Plain English Summary
Background and study aims
In-patient wards can be stressful places for service users, carers and staff and incidence of violence and self-harm are not uncommon. Previous research has shown that self-harm, suicide, aggression and violence are less likely in in-patient services that protect patient rights, manage conflict between patients, have clean, comfortable, spacious and well-maintained wards, have systems in place to support patients when they receive bad news, and have highly skilled staff who are well supported by managers. The skills that staff use in response to early signs of aggression and self-harm (de-escalation techniques) are known to be very important, both in terms of safely reducing the behaviours and avoiding the need for potentially harmful practices such as physical restraint. Although all UK National Health Service staff are trained in de-escalation techniques, recent research has shown that practices such as restraint continue to be used more often than they should be. One possible reason for this is that there is no current model of training proven by research to be effective. Developing and evaluating a new type of training is therefore urgently needed to improve safety and the ward environment. The aim of this study is to develop and test a new training package that will provide staff with skills (called de-escalation techniques) to help to safely reduce anger and distress.
Who can participate?
Patients and carers, mental health nurses, nursing assistants, occupational therapists, occupational therapy assistants, psychiatrists, clinical psychologists, assistant psychologists, service managers and PMVA training staff
What does the study involve?
All available scientific evidence on de-escalation techniques is gathered, along with the views of service users, carers and relatives, staff, hospital managers and training staff on the best ways of helping to calm people who are distressed without using practices like physical restraint and forced medicines. This information is used to develop new training, which is then tested to see whether the training improves the way staff communicate with distressed people in role-plays, and whether it reduces violence, aggression and use of restraints and isolation rooms in practice. The conflict de-escalation training package (EDITION) is delivered for all ward staff in each of the ten wards to supplement existing NHS Prevention and Management of Violence and Aggression (PMVA) training. Training is collaboratively delivered by PMVA training staff at the two participating Mental Health Trusts and service users and carers. Frontline clinical staff receive one day’s training (8 hours). Clinical leads receive an additional half-days training (4 hours). Mental health nurses in each of the wards are identified to adopt ‘intervention champions’ roles. Champions receive an additional half-day’s training. There is then an eight-week period to embed learning and implement the developed guidance. There is then a further eight weeks follow-up data collection period.
What are the possible benefits and risks of participating?
This study implements training designed to change staff use of interventions intended to maintain safety (de-escalation techniques). A risk of the study is therefore an unintended increase in unsafe events such as violence occurring as a result of the new training. This is low risk but is minimised by involving staff and patients in the development of the training work. There is a rigorous system for reporting adverse events during the implementation of the training package and the training is stopped if necessary.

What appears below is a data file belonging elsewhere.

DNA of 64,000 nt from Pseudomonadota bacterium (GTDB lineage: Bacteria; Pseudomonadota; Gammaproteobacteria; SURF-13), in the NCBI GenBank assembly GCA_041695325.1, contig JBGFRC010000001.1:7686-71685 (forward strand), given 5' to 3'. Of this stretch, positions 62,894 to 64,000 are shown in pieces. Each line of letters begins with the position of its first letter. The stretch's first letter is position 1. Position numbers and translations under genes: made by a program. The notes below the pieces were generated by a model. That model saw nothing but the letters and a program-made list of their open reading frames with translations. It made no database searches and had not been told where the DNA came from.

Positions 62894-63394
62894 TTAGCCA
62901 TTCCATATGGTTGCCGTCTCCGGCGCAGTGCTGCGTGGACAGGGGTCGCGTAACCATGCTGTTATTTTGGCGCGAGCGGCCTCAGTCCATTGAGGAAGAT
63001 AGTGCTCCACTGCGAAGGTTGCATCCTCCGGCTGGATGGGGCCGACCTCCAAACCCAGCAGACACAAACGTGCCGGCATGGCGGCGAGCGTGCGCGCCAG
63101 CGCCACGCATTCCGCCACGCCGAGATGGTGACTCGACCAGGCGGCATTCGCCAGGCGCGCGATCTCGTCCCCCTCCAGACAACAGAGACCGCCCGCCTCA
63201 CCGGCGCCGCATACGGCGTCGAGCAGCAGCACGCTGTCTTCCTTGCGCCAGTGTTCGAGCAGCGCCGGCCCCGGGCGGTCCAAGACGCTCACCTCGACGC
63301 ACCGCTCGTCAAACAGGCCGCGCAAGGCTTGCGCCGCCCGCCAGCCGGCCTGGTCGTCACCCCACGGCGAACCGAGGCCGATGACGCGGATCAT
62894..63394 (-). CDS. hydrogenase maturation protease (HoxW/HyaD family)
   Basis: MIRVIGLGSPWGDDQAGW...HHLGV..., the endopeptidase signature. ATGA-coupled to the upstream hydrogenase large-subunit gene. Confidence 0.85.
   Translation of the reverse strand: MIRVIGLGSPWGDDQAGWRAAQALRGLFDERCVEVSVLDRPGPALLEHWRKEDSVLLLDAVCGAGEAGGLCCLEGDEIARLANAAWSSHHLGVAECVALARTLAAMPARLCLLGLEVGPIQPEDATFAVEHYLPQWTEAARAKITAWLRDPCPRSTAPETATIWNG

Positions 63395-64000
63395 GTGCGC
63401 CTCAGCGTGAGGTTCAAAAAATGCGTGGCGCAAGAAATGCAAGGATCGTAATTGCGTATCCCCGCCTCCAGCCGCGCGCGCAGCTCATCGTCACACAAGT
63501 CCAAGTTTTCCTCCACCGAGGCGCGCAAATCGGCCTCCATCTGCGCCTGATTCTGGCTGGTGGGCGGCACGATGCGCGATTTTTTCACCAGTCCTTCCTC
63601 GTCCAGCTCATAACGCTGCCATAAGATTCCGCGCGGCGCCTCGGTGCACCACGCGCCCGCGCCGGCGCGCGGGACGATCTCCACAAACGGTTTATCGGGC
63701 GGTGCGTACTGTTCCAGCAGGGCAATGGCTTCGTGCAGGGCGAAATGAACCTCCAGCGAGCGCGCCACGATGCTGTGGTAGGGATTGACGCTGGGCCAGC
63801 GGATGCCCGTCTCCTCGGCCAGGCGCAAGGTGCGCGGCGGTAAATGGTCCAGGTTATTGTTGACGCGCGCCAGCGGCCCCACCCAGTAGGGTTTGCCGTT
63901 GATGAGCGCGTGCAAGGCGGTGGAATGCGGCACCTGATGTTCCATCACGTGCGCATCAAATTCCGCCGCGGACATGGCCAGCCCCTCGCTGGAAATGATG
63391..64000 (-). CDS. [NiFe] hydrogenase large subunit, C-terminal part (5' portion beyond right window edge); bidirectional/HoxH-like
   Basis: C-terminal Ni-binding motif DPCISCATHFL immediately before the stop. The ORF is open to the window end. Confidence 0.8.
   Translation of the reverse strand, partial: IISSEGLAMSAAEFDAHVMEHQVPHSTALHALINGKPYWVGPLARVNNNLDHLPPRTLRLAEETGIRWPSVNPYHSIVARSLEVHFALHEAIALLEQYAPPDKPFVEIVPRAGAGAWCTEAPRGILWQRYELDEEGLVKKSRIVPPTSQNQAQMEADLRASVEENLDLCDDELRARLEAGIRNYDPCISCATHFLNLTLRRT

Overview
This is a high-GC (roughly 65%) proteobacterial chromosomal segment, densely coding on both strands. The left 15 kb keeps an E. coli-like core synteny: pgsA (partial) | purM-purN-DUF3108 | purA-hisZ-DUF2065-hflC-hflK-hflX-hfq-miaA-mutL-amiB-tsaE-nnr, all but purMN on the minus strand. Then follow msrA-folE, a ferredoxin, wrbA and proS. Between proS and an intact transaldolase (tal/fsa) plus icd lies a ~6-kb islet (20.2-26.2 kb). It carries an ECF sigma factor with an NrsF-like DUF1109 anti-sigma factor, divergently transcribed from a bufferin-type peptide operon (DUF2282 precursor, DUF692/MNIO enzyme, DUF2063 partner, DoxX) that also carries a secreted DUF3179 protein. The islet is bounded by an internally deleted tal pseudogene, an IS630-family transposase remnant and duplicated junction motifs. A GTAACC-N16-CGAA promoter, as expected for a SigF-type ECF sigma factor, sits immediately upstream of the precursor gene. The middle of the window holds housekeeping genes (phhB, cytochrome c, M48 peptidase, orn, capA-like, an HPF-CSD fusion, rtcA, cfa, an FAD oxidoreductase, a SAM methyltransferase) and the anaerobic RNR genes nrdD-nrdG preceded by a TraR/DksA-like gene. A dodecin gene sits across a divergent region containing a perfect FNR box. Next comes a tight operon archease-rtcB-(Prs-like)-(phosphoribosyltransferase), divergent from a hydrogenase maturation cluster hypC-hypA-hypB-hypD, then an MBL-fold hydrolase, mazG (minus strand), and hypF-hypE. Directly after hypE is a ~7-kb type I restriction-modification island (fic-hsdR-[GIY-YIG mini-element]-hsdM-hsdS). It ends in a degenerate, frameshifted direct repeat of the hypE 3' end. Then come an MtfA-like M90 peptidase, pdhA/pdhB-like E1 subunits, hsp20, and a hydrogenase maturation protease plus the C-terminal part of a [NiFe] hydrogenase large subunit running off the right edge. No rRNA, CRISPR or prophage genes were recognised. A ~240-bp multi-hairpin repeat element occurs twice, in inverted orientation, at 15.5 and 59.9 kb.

Where is the study run from?
South West Yorkshire Partnership NHS Foundation Trust (UK)
When is the study starting and how long is it expected to run for?
September 2016 to June 2020
Who is funding the study?
NIHR Health Technology Assessment Programme (UK)
Who is the main contact?
Dr Owen Price
Enhancing de-escalation techniques in adult acute and forensic units: development and evaluation of an evidence-based training intervention
This research aims to develop and evaluate an evidence-based training package to enhance the implementation and effectiveness of de-escalation techniques in practice. The objectives include:
1. Develop with stakeholders an effective, acceptable and context-sensitive de-escalation training package for mental health staff
2. Evaluate training package effects on use and effectiveness of de-escalation and rates of restrictive practices
3. Explore the processes underpinning training implementation and impact and understand the individual and organisational factors inhibiting or enabling routine use
Yorkshire & The Humber - South Yorkshire Research Ethics Committee, 01/02/2018, ref: 18/YH/0035
Mixed-method uncontrolled 24-week case series evaluation
Primary study design
Secondary study design
Non randomised study
Patient information sheet
No participant information sheet available
Conflict behaviours (self-harm/suicidal crisis, medication-refusal, absconding, drug/alcohol misuse, rule-breaking, aggression/violence)
A dedicated conflict de-escalation training package (EDITION) will be delivered for all ward staff in each of the ten wards to supplement existing NHS Prevention and Management of Violence and Aggression (PMVA) training. The trialists will train approximately 30 staff per ward (n=10). Intervention content will be co-developed with multiple stakeholders, including service users, carers and health professionals. Session content will be informed by two systematic reviews and qualitative investigations with patients, carers and qualified and unqualified mental health staff. Training will be collaboratively delivered by PMVA training staff at the two participating Mental Health Trusts and service users and carers. Frontline clinical staff will receive one day’s training (8 hours). Clinical leads will receive an additional half-days training (4 hours). There will then be an eight week period to embed learning and implement the developed guidance. There will then be a further eight weeks follow-up data collection period.